Now, let us treat all of that as a black box: we only care to describe the mass distribution of muon pairs from Z production at the LHC, and we have a pretty good simulation program, Horace (developed by four physicists in Pavia University: C.M. Carloni Calame, G. Montagna, O. Nicrosini and A. Vicini), which handles the effects discussed above. My problem is to describe with a simple function the produced Z boson lineshape (the mass distribution) in different bins of Z rapidity. Rapidity is a quantity connected to the momentum of the particle along the beam direction: since the colliding quarks have variable energies, the Z may have a high boost along that direction. And crucially, depending on Z rapidity, the lineshape varies.
In the post I published here a few days ago I presented the residual of lineshape fits which used the original resonance form, neglecting all PDF and QED effects. By fitting those residuals with a proper parametrized function, I was trying to arrive at a better parametrization of the full lineshape.
After many attempts, I can now release the results. The template for residuals is shown below, interpolated with the function I obtained from an advice by Lubos Motl:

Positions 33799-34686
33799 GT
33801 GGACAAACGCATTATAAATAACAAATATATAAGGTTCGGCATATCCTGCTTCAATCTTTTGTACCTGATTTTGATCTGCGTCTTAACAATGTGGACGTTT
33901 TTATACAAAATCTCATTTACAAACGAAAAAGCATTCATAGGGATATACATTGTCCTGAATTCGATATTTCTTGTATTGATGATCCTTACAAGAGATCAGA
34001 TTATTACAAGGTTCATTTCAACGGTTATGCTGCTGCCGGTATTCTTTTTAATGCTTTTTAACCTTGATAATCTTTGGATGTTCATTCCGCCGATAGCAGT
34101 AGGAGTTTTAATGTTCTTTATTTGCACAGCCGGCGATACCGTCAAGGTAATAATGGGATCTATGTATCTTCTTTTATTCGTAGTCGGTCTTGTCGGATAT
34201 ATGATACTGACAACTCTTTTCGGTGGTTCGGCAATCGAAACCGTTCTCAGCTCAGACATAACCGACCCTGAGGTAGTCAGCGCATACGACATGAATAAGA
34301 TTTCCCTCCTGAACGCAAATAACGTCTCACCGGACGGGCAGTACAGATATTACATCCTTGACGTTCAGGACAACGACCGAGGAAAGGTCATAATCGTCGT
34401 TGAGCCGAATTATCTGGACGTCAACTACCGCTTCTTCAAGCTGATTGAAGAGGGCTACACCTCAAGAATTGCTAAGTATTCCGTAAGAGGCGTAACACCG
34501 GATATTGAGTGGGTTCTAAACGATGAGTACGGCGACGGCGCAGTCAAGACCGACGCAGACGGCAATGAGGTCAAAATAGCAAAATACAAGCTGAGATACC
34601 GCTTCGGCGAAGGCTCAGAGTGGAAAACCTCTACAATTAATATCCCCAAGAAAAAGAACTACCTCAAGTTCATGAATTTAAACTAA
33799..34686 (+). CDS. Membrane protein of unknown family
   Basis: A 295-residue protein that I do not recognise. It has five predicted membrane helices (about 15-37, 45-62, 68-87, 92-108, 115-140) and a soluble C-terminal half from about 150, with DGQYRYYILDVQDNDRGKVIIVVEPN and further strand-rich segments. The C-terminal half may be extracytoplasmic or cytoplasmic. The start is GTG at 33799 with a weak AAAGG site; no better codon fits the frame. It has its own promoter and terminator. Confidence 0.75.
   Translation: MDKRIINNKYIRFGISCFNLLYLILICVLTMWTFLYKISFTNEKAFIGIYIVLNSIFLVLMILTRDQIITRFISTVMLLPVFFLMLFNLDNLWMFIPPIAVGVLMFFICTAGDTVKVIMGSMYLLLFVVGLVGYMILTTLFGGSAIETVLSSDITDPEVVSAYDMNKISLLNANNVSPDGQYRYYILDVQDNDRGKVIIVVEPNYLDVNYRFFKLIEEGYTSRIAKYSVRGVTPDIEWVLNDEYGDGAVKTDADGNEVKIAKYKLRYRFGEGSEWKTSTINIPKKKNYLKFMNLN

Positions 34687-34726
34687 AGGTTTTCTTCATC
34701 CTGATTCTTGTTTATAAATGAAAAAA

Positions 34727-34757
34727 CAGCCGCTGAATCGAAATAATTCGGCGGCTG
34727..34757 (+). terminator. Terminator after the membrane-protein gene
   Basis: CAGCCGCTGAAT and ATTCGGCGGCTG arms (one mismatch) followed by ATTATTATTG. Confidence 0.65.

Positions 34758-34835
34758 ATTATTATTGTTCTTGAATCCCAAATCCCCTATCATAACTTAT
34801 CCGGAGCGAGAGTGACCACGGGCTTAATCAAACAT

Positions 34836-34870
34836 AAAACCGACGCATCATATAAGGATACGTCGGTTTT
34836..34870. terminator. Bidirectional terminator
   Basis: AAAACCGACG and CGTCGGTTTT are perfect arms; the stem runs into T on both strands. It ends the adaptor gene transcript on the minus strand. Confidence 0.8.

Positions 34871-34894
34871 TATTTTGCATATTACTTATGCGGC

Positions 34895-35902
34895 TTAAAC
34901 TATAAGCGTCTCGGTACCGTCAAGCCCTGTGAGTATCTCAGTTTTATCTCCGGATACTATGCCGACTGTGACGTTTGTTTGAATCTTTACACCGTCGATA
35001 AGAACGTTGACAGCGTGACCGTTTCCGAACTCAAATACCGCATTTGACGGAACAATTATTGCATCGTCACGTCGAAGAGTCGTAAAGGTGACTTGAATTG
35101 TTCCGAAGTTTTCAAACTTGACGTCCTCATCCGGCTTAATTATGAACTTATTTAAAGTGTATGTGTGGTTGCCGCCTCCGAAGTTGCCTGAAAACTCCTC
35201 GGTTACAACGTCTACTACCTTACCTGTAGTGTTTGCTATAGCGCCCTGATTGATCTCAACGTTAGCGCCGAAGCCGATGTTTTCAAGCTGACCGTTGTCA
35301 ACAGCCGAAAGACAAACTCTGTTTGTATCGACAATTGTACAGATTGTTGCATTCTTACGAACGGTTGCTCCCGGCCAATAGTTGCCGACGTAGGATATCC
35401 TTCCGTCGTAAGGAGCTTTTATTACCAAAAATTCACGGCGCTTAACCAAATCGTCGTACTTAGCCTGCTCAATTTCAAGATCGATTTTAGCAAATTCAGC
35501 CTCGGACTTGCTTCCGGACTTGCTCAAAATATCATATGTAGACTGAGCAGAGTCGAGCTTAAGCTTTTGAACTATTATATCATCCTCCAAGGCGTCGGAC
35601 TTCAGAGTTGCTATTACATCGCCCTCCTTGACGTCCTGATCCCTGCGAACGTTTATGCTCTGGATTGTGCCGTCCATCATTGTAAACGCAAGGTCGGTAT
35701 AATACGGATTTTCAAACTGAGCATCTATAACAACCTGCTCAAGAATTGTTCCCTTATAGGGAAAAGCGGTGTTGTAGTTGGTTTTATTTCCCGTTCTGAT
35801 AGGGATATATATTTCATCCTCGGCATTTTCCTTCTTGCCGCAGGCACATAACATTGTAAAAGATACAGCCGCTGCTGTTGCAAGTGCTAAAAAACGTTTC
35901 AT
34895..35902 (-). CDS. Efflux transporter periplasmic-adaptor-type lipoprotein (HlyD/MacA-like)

After multiplying that function by the original Breit-Wigner resonance function, I could fit the 24 lineshapes extracted from a binning in rapidity. This produced additional residuals, which are of course much smaller than the first-order ones above, and have a sort of parabolic shape this time. A couple of them are shown on the right.
I then interpolated those residuals with parabolas, and extracted their fit parameters. Then, I could parametrize the parameters, as the graph below shows: the three degrees of freedom have roughly linear variations with Z rapidity. The graphs show the five parameter dependences on Z rapidity (left column) for lineshapes extracted with the CTEQ set of parton PDF; for MRST set (center column); and the ratio of the two parametrization (right column), which is not too different from 1.0.
Finally, the 24 fits which use the shape, with now all of the rapidity-dependent parameters fixed, are shown below (the graph shows only one fit, click to enlarge and see all of them together).
The function used is detailed in the slide below:
I am rather satisfied by the result, because the residuals of these final fits are really small, as shown on the right: they are certainly smaller than the uncertainties due to PDF and QED effects. The function above will now be used to derive a parametrization of the probability that we observe a dimuon pair with a given mass at a rapidity , as a function of the momentum scale in the tracker and the muon momentum resolution.
An exam in Subnuclear Physics January 9, 2009Posted by dorigo in physics.